Given that most of the relevant data from the company was contained in the press release and the slides on ACUS website, the real meat in the CC was contained in the Q&A... Become a Complete Fool
The first questioner was Andrew Forman of Ham fame...
how is the FDA going to view the data from the two separate trials?
Is this the kind of data that will alter your practice?
MD says the answer is yes (I concur). Regulatory agencies look for accuracy... more than either sensitivity or specificity. Accuracy trumps all... it is the primary data point.
Is this an approvable data set?
Olberg... we can't speak for the FDA... again, the most important endpoint is accuracy which was hit in both trials. The decision will be made on the totality of the data. We think we have everything we need to gain approval. This advice is coming from very experienced people...
If you have significant disease, Nuke picks it up 61% of the time. Imagify picked up 74% of positive tests.
[This really is an important consideration. When we do a screening test, we're not very worried about false positives but we sure don't want to let a patient with coronary artery disease (a false negative) go home.]
How are the images read? [dumb question] Of course, the MD's read them.
The ultrasound machines are really nice [woo hoo]
How about a training packet?
We will provide the FDA with a training plan and package.
Could the FDA ask for another trial? [of course they could]
We think we have it covered. We do NOT have any plans for another trial on stress testing. We do have other trials in the works for new indications [one of these will be in the emergency room assessment of patients with acute chest pain and this application is actually the one that excites me the most. There's no good competing imaging modality in this area other than going straight to cath]
Ian Sanderson (Cowan)
Any discussions ahead of these trials with folks at the FDA?
The FDA is very aware of the design considerations in these trials. The FDA wanted to see angiography in as many patients as possible... the reason for the second trial. The FDA is aware of the tradeoffs in design and "they're OK with that". In total, the two trials are a good approach: trial one- lower risk folks, trial two- higher risk.
What were "changes in FDA criteria" that excluded 80 odd patients from the trial?
The original trials were designed such that RAMP I was a specificity trial only and RAMP II was designed as sensitivity only [I find this a hugely important point and one that I had missed up to this explanation]
The agency understands that those trials were set up this way. Those 80 patients did not have an acceptable nuke test which then excluded them from the new study design.
Could this test be a good compliment to NUKE?
Alan Symore (sp)
?? Expound on the adverse events?
There really are no adverse events with nuke.
There was a "very low" incidence of adverse events. Some local events. All "well tolerated". [I thought this was a useless answer to an important question]
Can Imagify be used with a physical stress test?
Yes, and we plan on doing trials with exercise instead of pharmacologic stress testing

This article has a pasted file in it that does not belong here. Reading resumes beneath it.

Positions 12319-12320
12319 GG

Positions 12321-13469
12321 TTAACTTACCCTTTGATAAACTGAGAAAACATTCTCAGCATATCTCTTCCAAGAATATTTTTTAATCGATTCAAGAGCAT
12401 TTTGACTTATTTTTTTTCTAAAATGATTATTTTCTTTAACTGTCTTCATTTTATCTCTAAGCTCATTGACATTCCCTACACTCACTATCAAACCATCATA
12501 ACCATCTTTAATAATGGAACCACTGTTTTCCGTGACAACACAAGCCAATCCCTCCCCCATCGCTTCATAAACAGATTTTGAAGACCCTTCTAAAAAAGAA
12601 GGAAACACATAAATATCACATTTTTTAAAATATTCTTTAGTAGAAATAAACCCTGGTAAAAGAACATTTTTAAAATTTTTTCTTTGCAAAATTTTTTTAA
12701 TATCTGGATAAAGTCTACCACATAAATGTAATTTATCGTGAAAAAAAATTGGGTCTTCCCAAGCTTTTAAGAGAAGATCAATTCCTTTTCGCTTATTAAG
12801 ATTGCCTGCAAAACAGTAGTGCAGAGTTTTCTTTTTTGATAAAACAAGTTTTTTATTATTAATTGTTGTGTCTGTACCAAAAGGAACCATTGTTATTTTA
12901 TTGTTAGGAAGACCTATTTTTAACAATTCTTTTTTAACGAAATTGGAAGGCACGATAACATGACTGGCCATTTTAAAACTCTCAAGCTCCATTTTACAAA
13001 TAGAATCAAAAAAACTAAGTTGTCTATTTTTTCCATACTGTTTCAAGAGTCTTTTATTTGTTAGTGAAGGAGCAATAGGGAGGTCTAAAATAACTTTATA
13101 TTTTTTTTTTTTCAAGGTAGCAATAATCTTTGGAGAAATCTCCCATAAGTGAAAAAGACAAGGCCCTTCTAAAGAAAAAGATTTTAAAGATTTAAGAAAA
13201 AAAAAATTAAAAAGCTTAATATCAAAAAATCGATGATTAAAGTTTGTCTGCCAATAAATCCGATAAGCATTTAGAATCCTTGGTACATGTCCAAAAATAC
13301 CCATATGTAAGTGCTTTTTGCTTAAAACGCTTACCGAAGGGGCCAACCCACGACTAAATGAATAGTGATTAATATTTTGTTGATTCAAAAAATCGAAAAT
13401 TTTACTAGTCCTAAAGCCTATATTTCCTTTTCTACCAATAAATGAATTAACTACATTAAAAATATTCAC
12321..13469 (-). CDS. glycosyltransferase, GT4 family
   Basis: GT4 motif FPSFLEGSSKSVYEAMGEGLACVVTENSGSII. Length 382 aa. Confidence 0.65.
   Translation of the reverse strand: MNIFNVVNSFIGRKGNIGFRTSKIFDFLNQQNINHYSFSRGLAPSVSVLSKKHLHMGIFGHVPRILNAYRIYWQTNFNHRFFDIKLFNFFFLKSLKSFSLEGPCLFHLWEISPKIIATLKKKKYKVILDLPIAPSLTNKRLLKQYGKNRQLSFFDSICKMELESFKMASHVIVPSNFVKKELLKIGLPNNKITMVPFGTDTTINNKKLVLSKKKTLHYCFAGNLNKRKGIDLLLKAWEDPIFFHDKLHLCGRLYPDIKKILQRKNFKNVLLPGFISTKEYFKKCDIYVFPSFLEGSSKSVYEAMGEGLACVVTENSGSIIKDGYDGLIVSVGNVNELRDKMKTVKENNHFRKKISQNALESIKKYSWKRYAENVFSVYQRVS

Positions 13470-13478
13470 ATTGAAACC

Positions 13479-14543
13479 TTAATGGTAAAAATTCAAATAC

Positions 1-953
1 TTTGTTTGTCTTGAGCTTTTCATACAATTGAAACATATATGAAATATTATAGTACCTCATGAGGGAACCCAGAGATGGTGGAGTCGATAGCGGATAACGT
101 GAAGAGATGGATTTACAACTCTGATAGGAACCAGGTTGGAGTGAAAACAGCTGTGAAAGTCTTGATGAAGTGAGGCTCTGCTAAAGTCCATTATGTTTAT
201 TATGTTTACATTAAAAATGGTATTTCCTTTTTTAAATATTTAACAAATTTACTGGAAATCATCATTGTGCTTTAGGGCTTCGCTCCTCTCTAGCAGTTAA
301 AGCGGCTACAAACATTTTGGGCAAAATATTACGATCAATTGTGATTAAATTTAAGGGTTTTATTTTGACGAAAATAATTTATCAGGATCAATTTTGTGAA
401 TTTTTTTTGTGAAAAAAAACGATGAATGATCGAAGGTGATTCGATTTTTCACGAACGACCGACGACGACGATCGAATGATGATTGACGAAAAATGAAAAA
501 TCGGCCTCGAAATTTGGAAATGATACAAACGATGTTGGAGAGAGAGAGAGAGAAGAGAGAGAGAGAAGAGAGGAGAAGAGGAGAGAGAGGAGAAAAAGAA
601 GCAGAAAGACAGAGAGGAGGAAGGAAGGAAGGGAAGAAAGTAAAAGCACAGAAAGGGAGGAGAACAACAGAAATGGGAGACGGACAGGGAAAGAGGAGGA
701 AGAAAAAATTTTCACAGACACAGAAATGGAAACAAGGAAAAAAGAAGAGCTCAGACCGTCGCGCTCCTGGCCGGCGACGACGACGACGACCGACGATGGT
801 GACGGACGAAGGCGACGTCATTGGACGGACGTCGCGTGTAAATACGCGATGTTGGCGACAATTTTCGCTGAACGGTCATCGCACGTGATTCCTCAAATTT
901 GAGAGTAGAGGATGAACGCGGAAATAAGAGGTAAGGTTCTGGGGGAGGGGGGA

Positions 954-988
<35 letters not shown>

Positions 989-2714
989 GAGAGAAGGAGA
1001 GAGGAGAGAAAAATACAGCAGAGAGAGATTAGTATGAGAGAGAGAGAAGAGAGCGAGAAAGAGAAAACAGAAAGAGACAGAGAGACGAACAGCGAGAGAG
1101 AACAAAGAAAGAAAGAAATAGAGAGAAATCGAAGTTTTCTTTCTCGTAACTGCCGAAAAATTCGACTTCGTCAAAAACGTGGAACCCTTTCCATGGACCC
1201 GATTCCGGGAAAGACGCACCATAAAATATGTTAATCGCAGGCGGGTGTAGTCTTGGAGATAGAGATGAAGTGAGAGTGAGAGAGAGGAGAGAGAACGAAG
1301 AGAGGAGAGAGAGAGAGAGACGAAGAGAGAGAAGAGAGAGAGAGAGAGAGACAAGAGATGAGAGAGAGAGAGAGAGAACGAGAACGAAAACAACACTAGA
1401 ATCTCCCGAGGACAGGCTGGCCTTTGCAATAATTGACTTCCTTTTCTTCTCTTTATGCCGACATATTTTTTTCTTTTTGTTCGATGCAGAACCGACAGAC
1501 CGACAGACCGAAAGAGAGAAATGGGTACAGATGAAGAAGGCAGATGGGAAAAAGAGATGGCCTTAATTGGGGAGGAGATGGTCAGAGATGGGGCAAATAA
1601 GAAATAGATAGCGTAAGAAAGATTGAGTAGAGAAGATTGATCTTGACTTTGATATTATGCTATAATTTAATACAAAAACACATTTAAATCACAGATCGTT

Is there a way to read for higher specificity or for higher sensitivity?
Yes, there is a way to "titrate" results as long as we don't sacrifice accuracy.
Is the training a big deal?
Peter Boom (MLM partners)
How about the variability of readers?
Was the variation across readers reduced in RAMP II?
We demonstrated that reader training was reduced in RAMP II
The variability in readers should not be an issue with the FDA accepting the trials for NDA review
1- Again, I found it hugely important to remember the study designs. RAMP I was specifically designed to demonstrate specificity and it did. RAMP II was specifically designed to test for sensitivity and it passed with flying colors. That was the original purpose of the tandem study designs. They worked. It was only on into the studies that the FDA asked for other data. BOTH STUDIES DEMONSTRATED EXACTLY WHAT THEY WERE DESIGNED TO DEMONSTRATE.
2- Both trials got it on the accuracy.
3- They have a guy on the team (the ex-Genzyme guy) who has been involved in 31 drug approvals. They are comfortable with their preparation for NDA.
4- I found today's price action most interesting. While there was some recovery in the price... if you just x out the odd runup in price that started on 4/9... ACUS is just marginally above where it was at the beginning of the month. If you'd have just gone on vacation for the last three weeks only and arrived home today... you'd think "oh well, nothing much happened... we're through RAMP II and on to NDA."
Is ACUS worth buying today or tomorrow? I'd say it's a vastly safer bet today than it was 6 months ago. Do I wish I'd sold on the 17th? You bet I do.
What am I going to do now? I'm going to sit back, relax, and enjoy baseball season.
TANGENTIAL BIG LESSON... when you see un-natural moves in volatile gnat cap prices, do not assume somebody "knows something". Just tend to lighten into unnatural strength and buy into unnatural weakness (witness last December's action.)
Good luck guys (and forgive spelling.)
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Given that most of the relevant data from the company was contained in the press release and the slides on ACUS website, the real meat in the CC was contained in the Q&A...